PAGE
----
Small Tool Makes Jobs Easier for Wisconsin Plumber

By making it easy to cut pipes in close quarters, Milwaukee Tool tube-cutting tools ramp up productivity for Milwaukee-area plumber.

Small Tool Makes Jobs Easier for Wisconsin Plumber

Close Quarters hand tubing cutters from Milwaukee Tool in a carrying case that come with the cutters. 

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It’s hard to tell what leaves Joe Holtz at Milwaukee Plumbing more impressed about the Close Quarters tubing cutter from Milwaukee Tool — the way it makes cutting copper pipes in tight spaces so easy or the way the company uses customer feedback to ensure a well-designed product.

Either way, Holtz — whose father, Al Holtz, owns the suburban-Milwaukee company Milwaukee Plumbing — says the Milwaukee Tool tubing cutters feature many small enhancements that subtly boost on-the-job productivity. In short, it’s the little things that count, such as the large black arrow on one side of the bright-red crescent-shaped tools that tells the user at a glance the correct way to turn it while cutting pipe, he says.

“I used to use another tubing cutter, and if you spun it in the wrong direction, it would fall off the pipe,” the fourth-year apprentice explains. “Plenty of times you’re in a ceiling or in a wall without good lighting and you can’t see which way to turn the cutter. My old one had an arrow on it, but it was the same color as the rest of the cutter, so I had to color it with a Sharpie (marker) to make it more visible.”

LISTENING TO CUSTOMERS

A chance encounter with Derek Rose, a senior product manager at Milwaukee Tool, led the company to incorporate the black arrow and other features into the product’s design. Rose happened to live in a duplex where Holtz was making a service call for a water and wastewater re-pipe job; as Holtz and his colleagues were unpacking their tools, Rose came out and asked them what kind of cutting hand-tools they used. He also saw the makeshift arrow drawn on Holtz’s tube cutter.

“He noticed that right away, and when I explained why I did it, he said he’d incorporate a black arrow into the new Close Quarters cutter,” Holtz says. “He took my feedback right then and there. I was pretty impressed.”

The cutters also feature grooves that indicate which direction to spin the tool. “So if you’re up in a ceiling and can’t see the arrow, you can still feel the direction you need to spin it,” Holtz explains. “Those situations happen plenty of times.”

The Close Quarters cutters, which retail for $45 to $50, come in a heavy-duty plastic carrying case that includes slots to store a pipe reamer and four replacement blades. The set includes three cutting tools for 1/2-, 3/4- and 1-inch-diameter pipes, with blades made from high-carbon steel. Chrome rollers resist rust and integrated weep holes allow water to drain from the tool, a feature that Holtz appreciates.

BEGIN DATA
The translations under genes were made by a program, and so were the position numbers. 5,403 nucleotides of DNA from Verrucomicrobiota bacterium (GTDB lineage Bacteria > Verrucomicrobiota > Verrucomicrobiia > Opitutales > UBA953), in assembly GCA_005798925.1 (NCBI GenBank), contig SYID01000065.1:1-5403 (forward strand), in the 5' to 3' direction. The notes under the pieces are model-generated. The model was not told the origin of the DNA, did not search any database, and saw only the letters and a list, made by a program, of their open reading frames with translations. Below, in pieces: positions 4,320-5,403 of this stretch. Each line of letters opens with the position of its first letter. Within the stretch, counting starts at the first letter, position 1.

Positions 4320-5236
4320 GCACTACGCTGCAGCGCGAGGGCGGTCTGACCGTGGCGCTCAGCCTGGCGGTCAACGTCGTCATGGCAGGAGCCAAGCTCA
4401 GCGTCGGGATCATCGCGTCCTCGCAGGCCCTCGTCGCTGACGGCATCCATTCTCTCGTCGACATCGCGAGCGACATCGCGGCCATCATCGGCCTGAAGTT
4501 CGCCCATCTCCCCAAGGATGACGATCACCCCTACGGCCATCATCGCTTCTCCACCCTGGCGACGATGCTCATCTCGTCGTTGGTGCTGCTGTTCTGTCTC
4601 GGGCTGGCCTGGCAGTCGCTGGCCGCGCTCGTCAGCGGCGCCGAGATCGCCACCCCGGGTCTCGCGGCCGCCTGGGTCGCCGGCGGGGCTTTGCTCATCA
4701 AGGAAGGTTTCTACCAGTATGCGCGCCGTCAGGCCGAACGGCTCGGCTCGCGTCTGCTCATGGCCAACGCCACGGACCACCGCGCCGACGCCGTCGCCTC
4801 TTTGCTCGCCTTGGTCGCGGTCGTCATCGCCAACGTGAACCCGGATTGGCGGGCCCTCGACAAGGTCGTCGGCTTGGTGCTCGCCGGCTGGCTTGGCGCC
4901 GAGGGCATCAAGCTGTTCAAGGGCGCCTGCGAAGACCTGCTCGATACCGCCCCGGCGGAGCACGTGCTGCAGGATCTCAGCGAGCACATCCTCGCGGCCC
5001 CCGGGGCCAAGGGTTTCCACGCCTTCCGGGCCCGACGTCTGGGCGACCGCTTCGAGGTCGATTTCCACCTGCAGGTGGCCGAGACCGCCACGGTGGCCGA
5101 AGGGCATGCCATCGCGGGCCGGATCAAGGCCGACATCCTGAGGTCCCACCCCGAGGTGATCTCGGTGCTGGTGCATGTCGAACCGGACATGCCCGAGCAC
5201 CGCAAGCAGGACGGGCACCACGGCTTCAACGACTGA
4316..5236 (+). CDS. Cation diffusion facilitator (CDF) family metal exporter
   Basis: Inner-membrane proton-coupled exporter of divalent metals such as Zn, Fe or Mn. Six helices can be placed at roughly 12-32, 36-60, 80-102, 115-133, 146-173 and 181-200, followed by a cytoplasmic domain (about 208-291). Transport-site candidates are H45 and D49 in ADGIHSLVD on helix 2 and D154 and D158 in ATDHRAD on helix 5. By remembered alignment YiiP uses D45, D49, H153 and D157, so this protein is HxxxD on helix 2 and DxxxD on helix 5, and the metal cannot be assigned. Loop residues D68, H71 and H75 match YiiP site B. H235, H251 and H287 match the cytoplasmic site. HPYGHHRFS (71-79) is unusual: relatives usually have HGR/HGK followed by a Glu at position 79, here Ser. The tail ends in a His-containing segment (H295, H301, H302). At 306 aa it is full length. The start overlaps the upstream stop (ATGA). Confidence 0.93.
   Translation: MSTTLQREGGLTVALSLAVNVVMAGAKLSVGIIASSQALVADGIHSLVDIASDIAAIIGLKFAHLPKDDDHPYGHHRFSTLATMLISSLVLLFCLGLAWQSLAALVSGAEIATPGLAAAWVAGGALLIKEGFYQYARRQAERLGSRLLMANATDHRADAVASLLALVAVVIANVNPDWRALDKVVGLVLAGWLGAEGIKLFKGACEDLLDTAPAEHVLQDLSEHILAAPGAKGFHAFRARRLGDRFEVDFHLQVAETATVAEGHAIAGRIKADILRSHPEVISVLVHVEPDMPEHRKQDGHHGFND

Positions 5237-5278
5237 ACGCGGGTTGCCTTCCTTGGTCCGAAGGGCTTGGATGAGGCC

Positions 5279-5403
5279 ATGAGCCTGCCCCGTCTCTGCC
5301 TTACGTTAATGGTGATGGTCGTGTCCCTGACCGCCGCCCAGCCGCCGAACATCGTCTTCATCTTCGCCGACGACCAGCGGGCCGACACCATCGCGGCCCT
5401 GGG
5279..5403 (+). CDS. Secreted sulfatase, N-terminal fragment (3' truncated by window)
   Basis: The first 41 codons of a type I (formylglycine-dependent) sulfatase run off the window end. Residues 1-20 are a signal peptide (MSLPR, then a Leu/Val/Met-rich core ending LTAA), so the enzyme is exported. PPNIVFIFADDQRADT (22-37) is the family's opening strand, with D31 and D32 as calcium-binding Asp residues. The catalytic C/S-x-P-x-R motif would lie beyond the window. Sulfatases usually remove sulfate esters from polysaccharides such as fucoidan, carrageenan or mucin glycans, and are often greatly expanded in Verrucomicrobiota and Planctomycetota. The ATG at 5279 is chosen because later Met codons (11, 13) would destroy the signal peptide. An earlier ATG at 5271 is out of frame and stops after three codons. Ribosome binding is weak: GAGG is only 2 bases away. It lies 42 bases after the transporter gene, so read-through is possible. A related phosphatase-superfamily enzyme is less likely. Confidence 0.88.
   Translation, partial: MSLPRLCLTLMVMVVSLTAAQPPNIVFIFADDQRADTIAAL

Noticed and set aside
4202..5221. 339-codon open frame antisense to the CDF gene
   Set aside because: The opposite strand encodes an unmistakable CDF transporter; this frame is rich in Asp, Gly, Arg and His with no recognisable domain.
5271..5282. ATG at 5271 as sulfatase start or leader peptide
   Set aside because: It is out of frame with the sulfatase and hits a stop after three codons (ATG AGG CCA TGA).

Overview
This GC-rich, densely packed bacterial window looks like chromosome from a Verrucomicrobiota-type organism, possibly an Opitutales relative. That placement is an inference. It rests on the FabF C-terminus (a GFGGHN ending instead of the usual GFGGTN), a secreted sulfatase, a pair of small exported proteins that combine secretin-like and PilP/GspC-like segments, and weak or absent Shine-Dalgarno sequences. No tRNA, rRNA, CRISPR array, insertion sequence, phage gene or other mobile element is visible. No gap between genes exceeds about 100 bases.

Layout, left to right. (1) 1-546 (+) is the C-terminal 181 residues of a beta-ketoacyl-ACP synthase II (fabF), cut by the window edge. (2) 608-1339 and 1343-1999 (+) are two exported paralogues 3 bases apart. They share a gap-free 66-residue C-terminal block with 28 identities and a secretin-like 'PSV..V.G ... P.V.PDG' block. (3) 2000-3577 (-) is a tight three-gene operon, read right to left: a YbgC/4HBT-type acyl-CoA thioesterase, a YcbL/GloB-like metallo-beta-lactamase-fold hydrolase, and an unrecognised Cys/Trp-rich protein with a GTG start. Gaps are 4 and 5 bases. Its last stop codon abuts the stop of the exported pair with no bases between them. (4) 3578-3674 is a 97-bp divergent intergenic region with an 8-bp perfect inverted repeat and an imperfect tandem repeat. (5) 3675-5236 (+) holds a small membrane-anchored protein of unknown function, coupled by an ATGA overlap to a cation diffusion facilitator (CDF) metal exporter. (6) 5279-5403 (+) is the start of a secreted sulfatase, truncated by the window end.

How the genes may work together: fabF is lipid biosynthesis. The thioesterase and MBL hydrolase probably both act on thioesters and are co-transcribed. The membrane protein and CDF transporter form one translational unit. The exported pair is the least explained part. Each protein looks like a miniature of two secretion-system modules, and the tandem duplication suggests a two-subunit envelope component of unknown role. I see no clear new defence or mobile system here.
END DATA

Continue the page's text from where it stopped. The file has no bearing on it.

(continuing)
“There’s almost always water still in a pipe when you make a cut, and with my old cutter, that water would get inside and the rollers would rust,” he says. “But these cutters have weep holes strategically placed around the tool so water can drain out. I used to think it was a trade normal to have rusted cutter wheels, but Milwaukee Tool is great about finding problems that you accept as normal and then perfecting products before they come out.”

IMPROVING PRODUCTIVITY

Established in 2005, Milwaukee Plumbing is based in West Allis and focuses mostly on service and repair plumbing and remodeling projects for commercial and residential customers within about a 45-mile radius around Milwaukee. The company runs nine trucks, mostly Chevrolet Express cargo vans, but is transitioning to Ford Transits. It employs about 20 people, including 15 technicians, Holtz says.

Even something as simple as a carrying case makes a difference in terms of improved productivity, he points out. Holtz keeps the case on the step ledge just inside a sliding side door on his van, where it’s easy to grab and go to work. “After I’m inside and a wheel breaks, I’ve got replacements right there,” he notes. “If I have to change cutter sizes, they’re all right there. If I have to use a reamer, it’s right there.

“Also, I’m not very good at leaving tools in one spot on the job,” he concedes. “So the carrying case makes it real convenient because it keeps everything in one spot. And if you keep a lot of your tools together, it’s a lot easier to find a carrying case than it is to dig around to find three small cutters. In the end, time is money.”

The Close Quarters tubing cutters regularly prove their value. For instance, Holtz recalls one job where he had to cut pipes that were hung with bell hangers about a half inch off a wall. He was able to get the job done with a cutter and a straight-jaw plier from Milwaukee Tool. “If you can’t fit tubing cutters around a pipe, you can always use a Sawzall and cut it from the side,” he notes. “But you don’t want your pipes shaking like that if you can avoid it.

“On this particular job, I was able to clip a cutter to the pipe, then grab it with a straight-jaw plier and turn it,” he adds. “Unlike a Sawzall, that gave me a straight cut — no need to file it down, and no metal shavings inside the pipe. Like I said before, time is money.”



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